Unfortunately for Hawk, the raider behind him had a different kind of shotgun, one that was faster and not limited to two shots, that fired slugs which tore great holes in the arctic fox slaver’s body the moment he looked up to see the results of his effort.
I turned away, cringing from the nightmare playing out before me. I focused on the locks.
I had freed myself and was beginning to free Monterey when two raider foxes trotted off the bridge towards us, stepping over the battle-mutilated corpses of Cracker, Hawk and the raiders they had taken down with them. One of those approaching was the fennec fox raider wielding the devastating combat shotgun. The other, a red fox with a sledgehammer in its teeth. The fennec was laughing. Not the mean laugh of Cracker, but a crazed laugh that sent chills down the back of my neck.
“Looks like we got ourselves some prizes!”
The red fox chortled as the fennec looked us over appraisingly. The two were somehow even filthier than the slavers. The fennec bore jagged scars across her face and flanks, several freshly bleeding. The red fox was hairless and painfully burned over much of her left side. Both wore barding that looked ragged and cobbled together.
“help us?” I suggested weakly.
“Oh, I’ll help myself to you, all right!” The fennec reared up and gave me a kick, her paw striking hard into my side. Pain exploded and I dropped, gasping. Rearing up again, she brought her full weight down on me. I howled.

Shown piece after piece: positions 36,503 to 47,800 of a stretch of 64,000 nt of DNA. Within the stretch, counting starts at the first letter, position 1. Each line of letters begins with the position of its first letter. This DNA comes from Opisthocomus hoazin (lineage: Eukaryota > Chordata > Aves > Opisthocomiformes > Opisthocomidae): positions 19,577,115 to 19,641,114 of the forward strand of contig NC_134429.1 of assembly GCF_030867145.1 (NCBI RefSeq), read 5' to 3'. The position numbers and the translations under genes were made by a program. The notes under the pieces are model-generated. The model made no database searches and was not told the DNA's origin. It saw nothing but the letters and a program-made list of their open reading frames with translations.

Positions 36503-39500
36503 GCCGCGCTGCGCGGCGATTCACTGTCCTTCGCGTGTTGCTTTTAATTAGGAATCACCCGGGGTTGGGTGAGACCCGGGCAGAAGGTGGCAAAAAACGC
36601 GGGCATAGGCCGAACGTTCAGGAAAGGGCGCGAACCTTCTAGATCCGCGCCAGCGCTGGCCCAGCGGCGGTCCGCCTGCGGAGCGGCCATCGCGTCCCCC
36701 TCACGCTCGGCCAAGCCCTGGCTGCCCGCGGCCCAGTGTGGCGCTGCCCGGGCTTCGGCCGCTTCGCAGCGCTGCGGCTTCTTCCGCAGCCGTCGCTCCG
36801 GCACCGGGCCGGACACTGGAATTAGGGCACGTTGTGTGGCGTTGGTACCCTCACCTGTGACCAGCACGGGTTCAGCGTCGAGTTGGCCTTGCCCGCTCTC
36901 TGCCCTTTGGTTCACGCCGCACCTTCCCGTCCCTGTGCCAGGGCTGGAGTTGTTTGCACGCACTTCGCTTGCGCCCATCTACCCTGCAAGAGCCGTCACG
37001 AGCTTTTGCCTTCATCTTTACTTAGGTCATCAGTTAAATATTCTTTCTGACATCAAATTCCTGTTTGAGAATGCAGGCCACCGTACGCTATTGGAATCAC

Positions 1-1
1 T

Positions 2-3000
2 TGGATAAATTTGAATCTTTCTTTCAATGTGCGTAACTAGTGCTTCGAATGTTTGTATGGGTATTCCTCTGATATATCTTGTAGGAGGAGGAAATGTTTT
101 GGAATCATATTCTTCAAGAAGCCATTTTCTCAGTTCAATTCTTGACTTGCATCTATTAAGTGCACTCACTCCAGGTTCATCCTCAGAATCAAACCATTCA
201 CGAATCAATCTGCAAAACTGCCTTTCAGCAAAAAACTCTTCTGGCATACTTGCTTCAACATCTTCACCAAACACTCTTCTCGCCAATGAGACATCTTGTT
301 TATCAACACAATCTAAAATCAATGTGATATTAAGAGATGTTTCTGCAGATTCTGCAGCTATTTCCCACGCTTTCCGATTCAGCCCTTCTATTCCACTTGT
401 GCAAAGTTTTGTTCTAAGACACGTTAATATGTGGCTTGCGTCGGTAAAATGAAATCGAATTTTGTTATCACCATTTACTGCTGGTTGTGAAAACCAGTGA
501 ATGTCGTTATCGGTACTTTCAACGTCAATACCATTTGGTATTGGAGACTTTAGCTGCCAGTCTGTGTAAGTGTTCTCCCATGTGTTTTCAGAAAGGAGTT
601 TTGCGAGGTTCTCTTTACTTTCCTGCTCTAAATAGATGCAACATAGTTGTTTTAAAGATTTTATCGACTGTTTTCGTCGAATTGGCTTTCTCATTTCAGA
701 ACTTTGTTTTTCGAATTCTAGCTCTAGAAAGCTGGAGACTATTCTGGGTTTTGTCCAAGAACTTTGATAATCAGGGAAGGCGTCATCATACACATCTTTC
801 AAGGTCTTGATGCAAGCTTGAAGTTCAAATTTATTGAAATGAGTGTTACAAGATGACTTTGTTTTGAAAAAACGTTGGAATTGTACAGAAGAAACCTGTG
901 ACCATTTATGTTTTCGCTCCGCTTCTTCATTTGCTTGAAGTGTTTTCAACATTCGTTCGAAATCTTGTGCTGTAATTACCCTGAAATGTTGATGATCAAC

Near me, Monterey let out a wet grunt of pain as the red fox gave him a taste of her sledgehammer. Leaving me in a crying huddle, the fennec also turned her attention to the still-chained Monterey. In moments it became clear they intended to beat and bludgeon him until he was another lifeless corpse. And probably not stop then.
“Hold his leg out. I’m gonna shoot his paws off!” The fennec fox raider pointed the combat shotgun a foot from Monterey’s splayed left hindleg, the only one I had freed from its manacle.
Ignoring the pain, I leapt up, closing the distance and spinning as I gave a fierce back-kick. My paws connected with the shotgun, sending it flying. It clattered onto the bridge beyond. A moment later, I was pointing the shovel-spear at the two raider foxes who stood facing me with gleeful expressions. Two against one, and both of them were experienced fighters. The one with the sledgehammer stepped closer, as if eager to see if hammer beat knife.
Monterey was on her in an instant, throwing his forelegs over her head, pulling the chain between them across her neck. The sledgehammer fell from her mouth as the raider fox choked.
The fennec turned, surprised by the sudden change in odds. I could have attacked her then, but threatening a fox is much different than actually attacking one. I wasn’t sure I had it in me to slash at another fox, to draw her blood. To maim, or possibly kill.